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The FBI took over a now-convicted pedophile’s online accounts for a year-and-a-half as part of an investigation into child abuse, Forbes reports.
The details, outlined in an FBI search warrant, reveal how 23-year-old Utah native Daxton Hansen gave the feds access to his Instagram and Kik accounts after admitting to viewing child pornography during a search of his home.
Hansen had run several private groups on both platforms that saw images and videos of young boys engaged in sexual acts being openly traded among members.
An undercover FBI agent actively ran Hansen’s Kik account from “April 12, 2017, to at least November 13, 2018,” Forbes Thomas Brewster notes, and oversaw numerous explicit chat rooms.
“As of today, the FBI’s Kik sting marks the first publicly documented case in which the U.S. government took over the social media of a child pornography suspect,” Brewster writes. “In doing so, the agents let child abuse material spread for months after they had identified it.”
The feds have previously argued that allowing such types of investigations gives them a better chance of catching additional suspects, as opposed to merely shutting down child abuse channels. Critics, however, say that despite the feds’ intentions, such actions still help perpetuate child abuse.
Adam M. Elewa, an associate at a New York-based law firm that has defended child abuse suspects, says “anywhere from hundreds to thousands of children were revictimized as means to the government’s investigative ends” during the Hansen case.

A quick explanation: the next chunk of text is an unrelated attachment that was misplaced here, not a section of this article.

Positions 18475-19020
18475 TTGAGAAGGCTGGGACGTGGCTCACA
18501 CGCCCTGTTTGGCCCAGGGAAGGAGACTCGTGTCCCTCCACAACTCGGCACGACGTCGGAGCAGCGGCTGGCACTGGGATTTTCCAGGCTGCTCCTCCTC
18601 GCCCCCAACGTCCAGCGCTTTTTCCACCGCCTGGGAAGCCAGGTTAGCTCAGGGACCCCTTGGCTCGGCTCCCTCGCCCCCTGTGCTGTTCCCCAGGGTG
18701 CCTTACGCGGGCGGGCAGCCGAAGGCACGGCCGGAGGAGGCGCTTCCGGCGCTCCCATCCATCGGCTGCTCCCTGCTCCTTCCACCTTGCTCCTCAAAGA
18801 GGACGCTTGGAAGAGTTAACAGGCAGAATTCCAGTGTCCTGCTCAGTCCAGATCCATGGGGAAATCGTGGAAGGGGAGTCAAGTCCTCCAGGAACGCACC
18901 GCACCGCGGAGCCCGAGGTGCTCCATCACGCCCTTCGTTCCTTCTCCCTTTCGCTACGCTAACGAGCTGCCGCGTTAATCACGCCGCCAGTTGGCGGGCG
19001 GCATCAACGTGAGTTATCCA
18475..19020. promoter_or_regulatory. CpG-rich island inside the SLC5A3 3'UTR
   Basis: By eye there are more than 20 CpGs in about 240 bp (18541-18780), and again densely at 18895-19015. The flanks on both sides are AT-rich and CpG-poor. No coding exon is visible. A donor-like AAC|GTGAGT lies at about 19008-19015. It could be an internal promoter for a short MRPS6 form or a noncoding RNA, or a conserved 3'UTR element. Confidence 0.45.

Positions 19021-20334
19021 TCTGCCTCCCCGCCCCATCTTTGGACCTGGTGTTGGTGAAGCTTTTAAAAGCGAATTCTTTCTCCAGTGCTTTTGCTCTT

But Brewster states that although the operation ran for months, “no subsequent prosecutions based on the protracted sting have emerged.”
“The warrant also doesn’t disclose whether the agent distributed illegal content or simply tracked others’ activities,” Brewster writes. “And there’s no indication as to when the chat rooms were shut down, if they ever were.”
In a statement to Forbes, Kik said that it was never informed of any ongoing stings against child abuse rings on its platform. No similar operations regarding Hansen’s Instagram account were mentioned in the warrant.
The investigation is reminiscent of the federal government’s work against the infamous site Playpen, a child pornography hub hosted on the dark web. After seizing the site in 2o15, the FBI ran the service for two weeks in order to uncloak its users, but oversaw a 30 percent membership increase in the process.
“By its own admission, the FBI said 9,000 images and 200 videos were made available by Playpen users while it operated the site from February 20 to March 4, 2015,” Brewster adds. “An additional 13,000 links to child pornography were posted during the FBI’s administration of the site.”
The U.S. government argued that such actions were worthwhile given that it was able to initiate over 200 prosecutions and rescue 49 American children.
Neither the FBI or DOJ have publicly commented on the case and criticisms of its investigation methods. Hansen has since pled guilty to possession of child pornography and was sentenced to 48 months in prison.
Mikael Thalen is a tech and security reporter based in Seattle, covering social media, data breaches, hackers, and more.